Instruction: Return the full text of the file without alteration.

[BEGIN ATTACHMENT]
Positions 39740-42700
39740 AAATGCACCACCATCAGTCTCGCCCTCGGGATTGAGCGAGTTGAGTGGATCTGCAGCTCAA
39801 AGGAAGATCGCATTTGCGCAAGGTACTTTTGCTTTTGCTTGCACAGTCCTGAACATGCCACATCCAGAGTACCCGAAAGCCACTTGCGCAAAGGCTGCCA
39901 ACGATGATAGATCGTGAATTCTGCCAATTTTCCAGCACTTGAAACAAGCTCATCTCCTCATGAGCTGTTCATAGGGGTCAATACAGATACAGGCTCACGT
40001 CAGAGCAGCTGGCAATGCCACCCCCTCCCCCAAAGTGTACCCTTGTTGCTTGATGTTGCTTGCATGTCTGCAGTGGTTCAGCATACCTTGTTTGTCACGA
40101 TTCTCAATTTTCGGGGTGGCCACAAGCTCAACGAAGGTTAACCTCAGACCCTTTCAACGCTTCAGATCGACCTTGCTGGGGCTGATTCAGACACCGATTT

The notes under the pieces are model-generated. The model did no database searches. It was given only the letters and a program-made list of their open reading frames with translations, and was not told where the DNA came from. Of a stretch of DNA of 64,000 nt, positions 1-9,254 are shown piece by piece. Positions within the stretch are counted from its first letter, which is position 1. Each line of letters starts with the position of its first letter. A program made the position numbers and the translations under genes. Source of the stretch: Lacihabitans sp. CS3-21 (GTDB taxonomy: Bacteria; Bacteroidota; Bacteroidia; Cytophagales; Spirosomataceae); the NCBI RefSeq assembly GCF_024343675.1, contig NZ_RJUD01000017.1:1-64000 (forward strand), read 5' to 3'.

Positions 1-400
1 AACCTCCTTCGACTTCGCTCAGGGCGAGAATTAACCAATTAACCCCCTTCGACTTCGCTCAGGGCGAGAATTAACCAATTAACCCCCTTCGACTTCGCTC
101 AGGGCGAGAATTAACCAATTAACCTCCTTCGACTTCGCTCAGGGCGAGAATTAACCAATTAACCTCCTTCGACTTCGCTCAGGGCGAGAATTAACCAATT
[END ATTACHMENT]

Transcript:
Positions 39740-42700
39740 AAATGCACCACCATCAGTCTCGCCCTCGGGATTGAGCGAGTTGAGTGGATCTGCAGCTCAA
39801 AGGAAGATCGCATTTGCGCAAGGTACTTTTGCTTTTGCTTGCACAGTCCTGAACATGCCACATCCAGAGTACCCGAAAGCCACTTGCGCAAAGGCTGCCA
39901 ACGATGATAGATCGTGAATTCTGCCAATTTTCCAGCACTTGAAACAAGCTCATCTCCTCATGAGCTGTTCATAGGGGTCAATACAGATACAGGCTCACGT
40001 CAGAGCAGCTGGCAATGCCACCCCCTCCCCCAAAGTGTACCCTTGTTGCTTGATGTTGCTTGCATGTCTGCAGTGGTTCAGCATACCTTGTTTGTCACGA
40101 TTCTCAATTTTCGGGGTGGCCACAAGCTCAACGAAGGTTAACCTCAGACCCTTTCAACGCTTCAGATCGACCTTGCTGGGGCTGATTCAGACACCGATTT

The notes under the pieces are model-generated. The model did no database searches. It was given only the letters and a program-made list of their open reading frames with translations, and was not told where the DNA came from. Of a stretch of DNA of 64,000 nt, positions 1-9,254 are shown piece by piece. Positions within the stretch are counted from its first letter, which is position 1. Each line of letters starts with the position of its first letter. A program made the position numbers and the translations under genes. Source of the stretch: Lacihabitans sp. CS3-21 (GTDB taxonomy: Bacteria; Bacteroidota; Bacteroidia; Cytophagales; Spirosomataceae); the NCBI RefSeq assembly GCF_024343675.1, contig NZ_RJUD01000017.1:1-64000 (forward strand), read 5' to 3'.

Positions 1-400
1 AACCTCCTTCGACTTCGCTCAGGGCGAGAATTAACCAATTAACCCCCTTCGACTTCGCTCAGGGCGAGAATTAACCAATTAACCCCCTTCGACTTCGCTC
101 AGGGCGAGAATTAACCAATTAACCTCCTTCGACTTCGCTCAGGGCGAGAATTAACCAATTAACCTCCTTCGACTTCGCTCAGGGCGAGAATTAACCAATT